Questions about purchasing bicycles and parts
I'm in the process of scoping out my next bike, which will be very similar to my current bike (2010 Kona Honky Inc) albeit with an IGH, probably and Alfine 11 Di2 setup.
I'm looking for:
- ti or steel frame
- drop bars with "STI" shifters
- disc brakes
- mudguard support
- (as mentioned) Alfine 11 Di2 (and therefore a 135mm or 132.5mm rear frame spacing)
- carbon fork (not mandatory, but preferable)
- total price (much) less than an Americano Rohloff
The closest I can find to my requirements are
a) Genesis Day One Alfine 11 and
b) Norco Indie Drop Alfine.
Admittedly, both are VERY close to what I'm looking for, but neither really float my boat. The Day One is closest to the aesthetic I'm looking for - I really wish it had the new Shimano over the Versa brifters (which don't have the best reviews). Not sure why I don't like the Norco - I guess its got a real mass-market feel to it.
I'm picky. I think I just want to build a bike from the frame up, and get every component just so.
So, another option I'm looking to take is to build up a single-speed frame to do the job.
On-One [used to?] do an Alfine / Versa version of their Pompetamine.
I don't know what the Day One costs, but IIRC the On-One was well cheaper than the CAD price of the Norco you listed.
The Pompetamine frame is an option, but the review by road.cc of the Alfine 11 complete bike is terrible! They don't pinpoint why.
I'll see if I can find the link ...
Ah yes, that would be this one:
http://road.cc/content/review/48378-one ... e-versa-11
Seems most of their complaints are inherent to disc-braked hub-geared bikes, or specific to the robust and durable (ie heavy) build of their test rig.
Fair enough. My (rim-braked single-speed full-mudguarded) Pompino is a bastard to fix a rear flat on too, so adding the complication of a disc brake and gear hub isn't going to improve anything there. And it's certainly heavy, but a ~2.5kg frameset is only a part of the weight of a ~12.5kg bike. A slightly lighter frame with the same bits hanging off it would only be slightly lighter.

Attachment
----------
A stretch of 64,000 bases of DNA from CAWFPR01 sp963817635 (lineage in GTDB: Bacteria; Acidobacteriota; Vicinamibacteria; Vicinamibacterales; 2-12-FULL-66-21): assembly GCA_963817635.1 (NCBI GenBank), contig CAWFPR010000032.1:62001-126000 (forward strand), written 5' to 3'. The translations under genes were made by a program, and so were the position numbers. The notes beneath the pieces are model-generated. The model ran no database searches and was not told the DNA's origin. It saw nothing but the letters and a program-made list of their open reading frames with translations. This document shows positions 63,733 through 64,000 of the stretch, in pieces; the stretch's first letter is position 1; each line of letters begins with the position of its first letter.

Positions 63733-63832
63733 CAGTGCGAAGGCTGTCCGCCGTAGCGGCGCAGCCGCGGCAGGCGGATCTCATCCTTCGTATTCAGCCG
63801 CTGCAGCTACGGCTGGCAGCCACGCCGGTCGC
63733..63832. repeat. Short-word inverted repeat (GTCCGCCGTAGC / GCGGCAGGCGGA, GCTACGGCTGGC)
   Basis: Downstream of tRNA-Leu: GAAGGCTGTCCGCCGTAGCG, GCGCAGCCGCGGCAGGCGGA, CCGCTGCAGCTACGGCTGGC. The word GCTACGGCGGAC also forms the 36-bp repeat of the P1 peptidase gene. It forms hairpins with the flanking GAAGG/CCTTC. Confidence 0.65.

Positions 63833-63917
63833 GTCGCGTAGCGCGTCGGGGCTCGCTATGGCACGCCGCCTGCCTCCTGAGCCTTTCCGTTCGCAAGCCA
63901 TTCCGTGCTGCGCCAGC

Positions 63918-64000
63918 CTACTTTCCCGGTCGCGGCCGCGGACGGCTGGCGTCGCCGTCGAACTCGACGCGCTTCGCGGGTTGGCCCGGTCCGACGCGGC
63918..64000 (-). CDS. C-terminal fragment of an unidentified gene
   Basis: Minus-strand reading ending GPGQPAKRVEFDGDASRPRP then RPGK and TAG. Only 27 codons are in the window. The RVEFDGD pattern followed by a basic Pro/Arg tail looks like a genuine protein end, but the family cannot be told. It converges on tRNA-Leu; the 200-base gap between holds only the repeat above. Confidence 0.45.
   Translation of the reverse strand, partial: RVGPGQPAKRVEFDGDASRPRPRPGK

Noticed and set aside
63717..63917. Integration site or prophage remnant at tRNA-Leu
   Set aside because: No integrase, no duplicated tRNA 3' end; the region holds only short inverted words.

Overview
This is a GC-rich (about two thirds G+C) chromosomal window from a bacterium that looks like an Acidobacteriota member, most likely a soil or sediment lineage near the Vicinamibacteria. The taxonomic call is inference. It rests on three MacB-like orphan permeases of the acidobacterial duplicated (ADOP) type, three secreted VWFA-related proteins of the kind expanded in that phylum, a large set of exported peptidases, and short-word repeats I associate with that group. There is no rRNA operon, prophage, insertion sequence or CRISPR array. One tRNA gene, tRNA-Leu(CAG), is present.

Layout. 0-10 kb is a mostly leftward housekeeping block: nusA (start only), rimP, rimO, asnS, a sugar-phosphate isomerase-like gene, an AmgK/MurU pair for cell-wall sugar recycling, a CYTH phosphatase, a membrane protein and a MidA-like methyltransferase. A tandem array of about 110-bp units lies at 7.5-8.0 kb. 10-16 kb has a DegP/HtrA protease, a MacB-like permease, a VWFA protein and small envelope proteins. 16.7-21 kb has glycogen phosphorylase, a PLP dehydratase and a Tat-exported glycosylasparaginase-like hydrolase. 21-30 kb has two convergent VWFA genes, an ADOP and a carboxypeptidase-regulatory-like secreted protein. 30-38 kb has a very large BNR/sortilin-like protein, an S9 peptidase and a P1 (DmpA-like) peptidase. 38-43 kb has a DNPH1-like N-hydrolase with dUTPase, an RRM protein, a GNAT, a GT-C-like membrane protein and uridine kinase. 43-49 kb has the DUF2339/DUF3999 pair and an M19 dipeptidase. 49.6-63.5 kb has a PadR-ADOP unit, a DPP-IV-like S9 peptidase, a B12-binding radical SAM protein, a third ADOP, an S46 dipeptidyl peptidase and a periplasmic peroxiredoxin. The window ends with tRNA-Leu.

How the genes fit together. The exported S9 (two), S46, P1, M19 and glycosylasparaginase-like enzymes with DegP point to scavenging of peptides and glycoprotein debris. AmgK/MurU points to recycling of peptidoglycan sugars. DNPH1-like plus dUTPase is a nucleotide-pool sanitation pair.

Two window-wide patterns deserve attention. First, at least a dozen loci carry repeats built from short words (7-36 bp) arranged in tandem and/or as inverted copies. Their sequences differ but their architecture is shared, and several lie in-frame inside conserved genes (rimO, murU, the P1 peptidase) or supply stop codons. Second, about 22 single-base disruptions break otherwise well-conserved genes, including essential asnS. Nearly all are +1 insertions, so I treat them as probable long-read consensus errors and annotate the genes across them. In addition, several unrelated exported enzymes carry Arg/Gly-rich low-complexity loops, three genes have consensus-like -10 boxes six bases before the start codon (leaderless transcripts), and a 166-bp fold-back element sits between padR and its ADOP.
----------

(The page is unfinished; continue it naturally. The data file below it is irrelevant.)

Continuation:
Anyway, just browsing On-One's site, they don't currently have a pre-mixed Pomp-Alfine-Versa build for sale. But they have all the bits.
Another option would be to copy the geometry of whichever frame you prefer and get XACD or similar to build you one out of titanium.... a $1k XACD frame is a bit of a step up from a $200 Pompetamine frame, but it's an exciting project
somewhat biased toward On-One and XACD...
Forward facing dropouts instead of track slots would fix that. Strike one against my Day One dream...
Hub gear adds no complication at all to wheel removal, you can do get the cable off with no tools.
<edit> I will concede that IGH plus rear disc brake can get more complicated; it really needs the brake located off the dropout; a movable brake mount or vertical dropouts and another tensioner mechanism (add on or eccentric BB).
The Pompetamine review seems to conclude that the match of parts wasn't good; the hub and shifters were well rated, but not suited to that frame geometry with its sharp handling and lack of clearances.
Last edited by MattyK on Tue Aug 20, 2013 12:09 pm, edited 1 time in total.
I have a new large pompetamine frame looking for a good home. It was way to small for me so never turned a wheel. I'm trying to clear out some surplus bits so will let the frame, fork and headset go for $150 if you - or anybody else - is interesed.
It built up really nicely and was lighter than I expected, but just too small. That review isn't particularly positive, but I those complaints would apply to most beardy commuter/tourer style bikes.
Having never owned an IGH bike, I hadn't actually considered this issue at all until now. A chain tensioner doesn't appeal (messes with the aesthetics, too) but mudguards are a definite requirement for me. Maybe the clip on style mudguards are the way to go?
How much of an issue is this in practice anyway? I ride almost every day and I've had two flats in the last 2 years (one rear) ...
Last edited by Espresso_ on Wed Aug 21, 2013 8:11 am, edited 1 time in total.
Argh, now you've done it. Puncture fairies won't let that one go unpunished!
It's not that big a deal really. Just something to be mindful of.
I have close-fitting full-length guards on my singlespeed (SKS Chromoplastics that are supposed to fit 26" wheels, bought for my Long Haul Trucker but they fit the 700c Pompino better). The rear one can make it tricky to pull the wheel out the back of the track ends. It's a whole lot easier if I just undo the guard's rear mounting bolt (allen key into a M4 capscrew each side at the dropout). Tiny bit fiddlier than if the guard wasn't there, but worth it IMO. As you say, flats don't happen all that often.
I did get sick of flats on my cargo bike, which has an IGH, drum brake, mudguard, chainguard, and most often, a small child sitting in the cargo box needing supervision and entertainment. That's a flat you really don't want to be fixing in the field. Solved with super-ultra-heavy thornproof slime tubes. Self-healing. I've had one actual flat since then, which healed itself by the time I got a pump on to it. Not something you'd want to do to a light commuter bike though... they're horribly draggy things to ride on. Noticeable even on a cargo bike.